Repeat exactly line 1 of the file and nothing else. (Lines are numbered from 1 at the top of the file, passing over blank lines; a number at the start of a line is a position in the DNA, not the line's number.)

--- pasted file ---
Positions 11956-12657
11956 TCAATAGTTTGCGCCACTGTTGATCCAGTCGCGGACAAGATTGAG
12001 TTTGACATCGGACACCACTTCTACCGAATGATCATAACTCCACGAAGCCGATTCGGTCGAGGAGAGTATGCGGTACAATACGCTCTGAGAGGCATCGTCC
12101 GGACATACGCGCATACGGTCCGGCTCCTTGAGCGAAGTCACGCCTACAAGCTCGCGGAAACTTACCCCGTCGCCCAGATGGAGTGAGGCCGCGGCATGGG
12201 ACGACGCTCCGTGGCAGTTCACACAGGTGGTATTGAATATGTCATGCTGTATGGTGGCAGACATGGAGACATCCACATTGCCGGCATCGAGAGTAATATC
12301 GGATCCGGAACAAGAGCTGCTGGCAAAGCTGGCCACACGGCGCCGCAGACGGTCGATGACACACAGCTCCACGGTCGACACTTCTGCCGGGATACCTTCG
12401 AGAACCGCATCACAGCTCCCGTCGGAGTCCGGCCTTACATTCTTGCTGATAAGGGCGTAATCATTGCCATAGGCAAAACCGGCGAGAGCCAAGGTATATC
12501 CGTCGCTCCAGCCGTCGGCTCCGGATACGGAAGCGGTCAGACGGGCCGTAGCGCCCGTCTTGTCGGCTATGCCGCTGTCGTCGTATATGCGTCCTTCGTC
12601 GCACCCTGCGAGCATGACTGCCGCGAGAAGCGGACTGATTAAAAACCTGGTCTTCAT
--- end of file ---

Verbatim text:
Positions 11956-12657